Calculate age of a file | calculate time difference


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# 1  
Calculate age of a file | calculate time difference

Hello,

I'm trying to create a shell script (#!/bin/sh) which should tell me the age of a file in minutes...

I have a process, which delivers me all 15 minutes a new file and I want to have a monitoring script, which sends me an email, if the present file is older than 20 minutes.

To do so, I have created two variables:
Code:
CURRTIME=`date +"%H%M"`
FILETIME=`ls -l $APSYS_DAT/currency.txt | awk '{print $8}' | awk -F: '{print $1 $2}'`

Now, I could calculate: echo $CURRTIME - $FILETIME | bc

But it doesnt calculate it as time... 1305-1255 gives me 50 and not 10 minutes.

How can I calculate with time?

Thanks for your help!

Best regards

Rolf

Last edited by Franklin52; 02-14-2011 at 06:06 AM.. Reason: Please use code tags, thank you
# 2  
Hammer & Screwdriver I answered a similar question once before

This uses the stat command, which I am not sure is available in your shell. It works by converting everything to epoch time, and in this case is checking for files within 3600 seconds (60 minutes). But, perhaps playing with these commands might get you started.

https://www.unix.com/unix-dummies-que...e-60-mins.html
# 3  
Hello Joeyg,

Thanks for the hint to use epoch time.

It was a little bit tricky to find the current epoch time on solaris, as
date +%s doesn't exist on solaris.

But the following line gives me the current epoch time:
Code:
truss date 2>&1 | grep time | awk '{print $3}'

Now I just need to find out, how I can print the epoch time, when the file was created.

Unfortunately, the stat command, you used in your script, doesn't exist on solaris.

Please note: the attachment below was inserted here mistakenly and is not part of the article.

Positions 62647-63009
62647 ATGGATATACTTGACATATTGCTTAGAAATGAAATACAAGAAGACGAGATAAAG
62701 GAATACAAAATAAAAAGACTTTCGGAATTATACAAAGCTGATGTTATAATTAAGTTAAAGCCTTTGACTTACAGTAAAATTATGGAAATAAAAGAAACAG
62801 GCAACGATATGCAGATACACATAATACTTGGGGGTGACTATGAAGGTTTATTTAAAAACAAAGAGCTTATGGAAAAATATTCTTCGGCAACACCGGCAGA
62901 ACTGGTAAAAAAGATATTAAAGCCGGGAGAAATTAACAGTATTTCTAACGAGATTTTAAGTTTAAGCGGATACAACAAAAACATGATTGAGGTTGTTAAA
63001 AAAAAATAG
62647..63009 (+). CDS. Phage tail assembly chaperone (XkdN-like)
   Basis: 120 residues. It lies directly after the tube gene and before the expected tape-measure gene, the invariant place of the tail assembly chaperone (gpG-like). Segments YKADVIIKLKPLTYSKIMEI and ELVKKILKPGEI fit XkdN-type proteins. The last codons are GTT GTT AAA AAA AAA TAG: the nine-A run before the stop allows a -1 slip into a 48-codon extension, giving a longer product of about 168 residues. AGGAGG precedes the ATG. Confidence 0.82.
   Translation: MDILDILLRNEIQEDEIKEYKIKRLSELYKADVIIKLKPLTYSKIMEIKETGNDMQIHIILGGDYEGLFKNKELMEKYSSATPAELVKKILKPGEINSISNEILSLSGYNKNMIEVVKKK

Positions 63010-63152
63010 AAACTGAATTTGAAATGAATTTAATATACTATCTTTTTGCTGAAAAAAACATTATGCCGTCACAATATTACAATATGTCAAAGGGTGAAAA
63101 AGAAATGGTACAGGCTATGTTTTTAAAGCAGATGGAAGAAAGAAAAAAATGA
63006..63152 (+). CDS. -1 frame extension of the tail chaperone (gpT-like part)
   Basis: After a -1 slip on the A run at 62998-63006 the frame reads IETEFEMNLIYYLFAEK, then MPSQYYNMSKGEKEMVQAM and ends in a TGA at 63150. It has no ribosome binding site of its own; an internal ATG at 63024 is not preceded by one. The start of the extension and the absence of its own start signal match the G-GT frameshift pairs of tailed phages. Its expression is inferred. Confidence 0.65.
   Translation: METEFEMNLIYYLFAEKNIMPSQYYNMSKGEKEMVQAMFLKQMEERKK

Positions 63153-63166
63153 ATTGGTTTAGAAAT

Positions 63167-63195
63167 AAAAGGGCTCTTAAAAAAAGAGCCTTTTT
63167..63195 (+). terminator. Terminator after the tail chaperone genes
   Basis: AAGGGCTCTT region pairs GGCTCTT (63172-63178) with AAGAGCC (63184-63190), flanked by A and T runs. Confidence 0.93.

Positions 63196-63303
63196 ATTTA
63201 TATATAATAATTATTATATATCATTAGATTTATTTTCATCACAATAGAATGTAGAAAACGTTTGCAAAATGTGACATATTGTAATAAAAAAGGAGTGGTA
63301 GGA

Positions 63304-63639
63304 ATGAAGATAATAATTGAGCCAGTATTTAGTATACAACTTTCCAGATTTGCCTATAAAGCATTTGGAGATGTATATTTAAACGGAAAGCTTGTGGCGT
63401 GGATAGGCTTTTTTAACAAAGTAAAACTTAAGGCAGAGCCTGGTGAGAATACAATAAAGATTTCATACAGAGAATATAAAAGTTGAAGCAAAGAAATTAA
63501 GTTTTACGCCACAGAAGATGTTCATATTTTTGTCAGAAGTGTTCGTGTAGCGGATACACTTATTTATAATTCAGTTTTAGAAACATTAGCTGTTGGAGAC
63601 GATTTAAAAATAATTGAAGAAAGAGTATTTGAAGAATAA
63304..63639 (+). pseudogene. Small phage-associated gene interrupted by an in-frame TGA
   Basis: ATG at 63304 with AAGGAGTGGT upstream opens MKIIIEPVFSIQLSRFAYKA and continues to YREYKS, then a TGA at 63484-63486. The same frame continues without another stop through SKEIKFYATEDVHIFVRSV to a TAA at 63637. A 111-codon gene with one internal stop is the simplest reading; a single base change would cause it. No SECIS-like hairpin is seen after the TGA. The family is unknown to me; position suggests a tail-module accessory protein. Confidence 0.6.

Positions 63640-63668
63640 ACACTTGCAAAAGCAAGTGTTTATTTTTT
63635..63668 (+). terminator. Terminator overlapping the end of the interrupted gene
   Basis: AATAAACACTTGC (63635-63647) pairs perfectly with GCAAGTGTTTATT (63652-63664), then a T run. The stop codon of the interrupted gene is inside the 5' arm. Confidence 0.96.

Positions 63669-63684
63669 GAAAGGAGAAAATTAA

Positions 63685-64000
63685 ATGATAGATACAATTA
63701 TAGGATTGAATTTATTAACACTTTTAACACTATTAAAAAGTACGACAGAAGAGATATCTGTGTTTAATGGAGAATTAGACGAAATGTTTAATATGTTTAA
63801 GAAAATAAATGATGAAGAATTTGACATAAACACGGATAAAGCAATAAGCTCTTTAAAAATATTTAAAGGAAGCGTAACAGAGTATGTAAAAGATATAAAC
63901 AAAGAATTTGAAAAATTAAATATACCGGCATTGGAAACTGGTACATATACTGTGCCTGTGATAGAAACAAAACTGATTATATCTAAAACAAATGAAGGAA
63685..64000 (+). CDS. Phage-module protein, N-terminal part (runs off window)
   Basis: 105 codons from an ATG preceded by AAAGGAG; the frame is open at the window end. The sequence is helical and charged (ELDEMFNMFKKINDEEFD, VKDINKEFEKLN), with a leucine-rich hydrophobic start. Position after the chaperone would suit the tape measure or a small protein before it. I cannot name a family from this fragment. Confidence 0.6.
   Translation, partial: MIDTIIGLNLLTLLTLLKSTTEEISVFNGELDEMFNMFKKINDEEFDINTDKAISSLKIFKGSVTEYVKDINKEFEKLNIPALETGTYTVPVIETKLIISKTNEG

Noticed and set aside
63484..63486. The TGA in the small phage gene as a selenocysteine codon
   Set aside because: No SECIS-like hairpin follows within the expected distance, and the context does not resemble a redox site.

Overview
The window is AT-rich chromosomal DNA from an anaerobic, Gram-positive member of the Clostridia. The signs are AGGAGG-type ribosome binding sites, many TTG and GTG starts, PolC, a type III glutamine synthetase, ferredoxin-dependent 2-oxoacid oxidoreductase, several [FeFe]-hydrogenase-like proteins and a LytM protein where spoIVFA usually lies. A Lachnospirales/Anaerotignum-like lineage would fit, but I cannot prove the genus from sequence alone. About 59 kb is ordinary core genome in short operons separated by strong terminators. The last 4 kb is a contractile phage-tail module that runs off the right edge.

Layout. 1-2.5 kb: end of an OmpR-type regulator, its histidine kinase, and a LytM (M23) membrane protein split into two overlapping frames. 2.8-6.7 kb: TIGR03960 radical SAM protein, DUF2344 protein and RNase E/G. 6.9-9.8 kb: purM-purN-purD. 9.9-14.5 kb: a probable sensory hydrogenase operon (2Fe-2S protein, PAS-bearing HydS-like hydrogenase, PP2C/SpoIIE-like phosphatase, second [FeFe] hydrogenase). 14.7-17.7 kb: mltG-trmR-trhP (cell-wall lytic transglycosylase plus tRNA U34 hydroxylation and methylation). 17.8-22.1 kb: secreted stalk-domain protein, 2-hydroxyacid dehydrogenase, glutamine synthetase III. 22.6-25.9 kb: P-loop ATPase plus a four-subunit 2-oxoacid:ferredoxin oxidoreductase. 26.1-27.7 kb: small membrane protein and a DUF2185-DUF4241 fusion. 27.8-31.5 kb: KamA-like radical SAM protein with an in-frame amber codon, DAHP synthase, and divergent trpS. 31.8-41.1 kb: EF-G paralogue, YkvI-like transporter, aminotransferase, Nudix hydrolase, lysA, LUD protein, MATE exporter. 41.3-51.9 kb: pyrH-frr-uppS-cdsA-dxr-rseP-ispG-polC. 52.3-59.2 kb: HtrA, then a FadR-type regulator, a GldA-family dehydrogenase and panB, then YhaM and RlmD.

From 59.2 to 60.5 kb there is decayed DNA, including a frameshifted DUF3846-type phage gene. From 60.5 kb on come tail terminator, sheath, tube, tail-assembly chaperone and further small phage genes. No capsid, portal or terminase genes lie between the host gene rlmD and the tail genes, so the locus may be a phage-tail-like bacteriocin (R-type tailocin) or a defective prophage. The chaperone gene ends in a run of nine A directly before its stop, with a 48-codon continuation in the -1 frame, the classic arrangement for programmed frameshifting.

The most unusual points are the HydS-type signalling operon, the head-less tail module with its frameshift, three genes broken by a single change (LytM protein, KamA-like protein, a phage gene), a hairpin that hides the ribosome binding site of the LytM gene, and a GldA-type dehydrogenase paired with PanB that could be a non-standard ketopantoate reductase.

Any ideas, how I could find the epoch time of the file creation?

Thanks and best regards

Rolf

Last edited by Franklin52; 02-14-2011 at 06:06 AM.. Reason: Please use code tags
# 4  
I seem to remember using the stat command, under bash, while on a Solaris machine at an earlier job. Hmmm....
Going to have to think a bit.

Perhaps others can offer a suggestion?
# 5  
Will you be running your monitoring script from "cron"? If so, how frequently and during what hours and on what days of the week?


It is easy to write a script to run from cron which maintains a reference file with a timestamp 20 mins old but remember that if run once a minute such a cron would run 1440 times a day. If you really don't need to be that accurate, could you check every 10 mins or more?
# 6  
Quote:
Originally Posted by worm
Now I just need to find out, how I can print the epoch time, when the file was created.

Any ideas, how I could find the epoch time of the file creation?
I don't believe *nix systems store 'creation' time. Only changed, modified, and accessed.
# 7  
AlphaLexman is correct. The "last modified" timestamp is the most useful and is the one used by "ls -la" and "find -mtime" etc..
The "-ctime" timestamp is the timestamp when the inode was last changed. Some backup software changes this timestamp to mark the file "backed up".

Earlier I was trying to avoid the epoch date arithmetic or writing a "C" or "perl" (or whatever) program.

There are many techniques to find files which are less than 20 minutes old even if you don't have the GNU version of "find" - which offers this sort of search as standard.

Let's find out what you are trying to do in more detail.
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